Understanding what an investment will be worth in the future, or how much it's likely to be worth, is a key part of investing. An educated estimation of what something will be worth can help you decide what to invest in. In some cases, investors can calculate with a high degree of accuracy what an investment's future value will be. This relies on a basic formula and several pieces of data.
Future investment value calculations rely on a number of different variables, each of which uses a standardized notation. Future value is represented as F or FV. The present value of the same investment is noted as P, V or PV. An investment's interest rate is represented as r and the duration of the investment is n or t, for time. Time must be measured in the same terms as the interest rate. For example, a bond with a 5 percent annual interest rate must use t in years to calculate future value, while a savings account deposit that earns monthly interest uses t to represent the number of months that the investment lasts.
The basic formula for a future investment value uses all of the variables that describe the interest rate and duration. The first step of the formula is adding 1 to the rate r and raising the sum to an exponent of n, or time. Future value equals present value times the result of the first part of the equation. So, FV = P (1+r)^n.
Accounting for Interest
The basic formula for future investment value covers many of the simplest cases of investments that have set interest rates and fixed durations. However, those who use continuously compounded interest require a different formula. This is the case when an investment earns interest, which is added back into the principal of the investment to make more interest in the next period. In cases of continuously compounded interest, the formula for future value is, FV = Pe^(rt). The lower case e refers to Euler's number (approximately 2.718) while r and t refer to the interest rate and time, respectively.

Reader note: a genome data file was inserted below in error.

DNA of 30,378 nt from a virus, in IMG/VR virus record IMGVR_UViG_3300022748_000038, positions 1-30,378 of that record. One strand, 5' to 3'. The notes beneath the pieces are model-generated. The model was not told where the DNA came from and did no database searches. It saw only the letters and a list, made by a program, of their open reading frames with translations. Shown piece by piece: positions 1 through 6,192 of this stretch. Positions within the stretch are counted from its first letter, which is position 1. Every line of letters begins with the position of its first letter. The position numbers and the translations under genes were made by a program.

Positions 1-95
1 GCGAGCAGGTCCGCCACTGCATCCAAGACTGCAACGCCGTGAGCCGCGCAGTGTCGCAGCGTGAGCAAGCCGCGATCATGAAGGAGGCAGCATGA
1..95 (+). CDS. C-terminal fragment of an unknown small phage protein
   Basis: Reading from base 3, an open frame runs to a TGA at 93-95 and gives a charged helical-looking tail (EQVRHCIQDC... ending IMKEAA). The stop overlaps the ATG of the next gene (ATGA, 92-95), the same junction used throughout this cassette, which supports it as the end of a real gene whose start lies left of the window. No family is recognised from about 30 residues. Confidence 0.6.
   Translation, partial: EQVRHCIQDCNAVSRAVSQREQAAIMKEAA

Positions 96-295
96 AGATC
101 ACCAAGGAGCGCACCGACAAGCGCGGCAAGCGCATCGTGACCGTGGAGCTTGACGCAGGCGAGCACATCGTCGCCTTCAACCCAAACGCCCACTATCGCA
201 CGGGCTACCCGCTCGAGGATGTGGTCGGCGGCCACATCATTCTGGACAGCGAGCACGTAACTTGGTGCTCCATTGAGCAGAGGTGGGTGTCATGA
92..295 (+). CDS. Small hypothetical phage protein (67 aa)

Determining future investment value allows an investor to compare two investment opportunities to calculate which will be worth more on a given date in the future. It can also tell an investor whether a particular investment will earn enough for an intended purpose. For example, a parent investing in a college savings plan for a child can place $10,000 in the account, which has an annual interest rate of 5 percent, when the child is eight years old. When the child is 18, without compounding interest, the account will be worth $16,289. If the parent wants to have $20,000 to give the child for college, this savings plan isn't an adequate investment and one with a higher rate, and possibly more risk, may be a better option.
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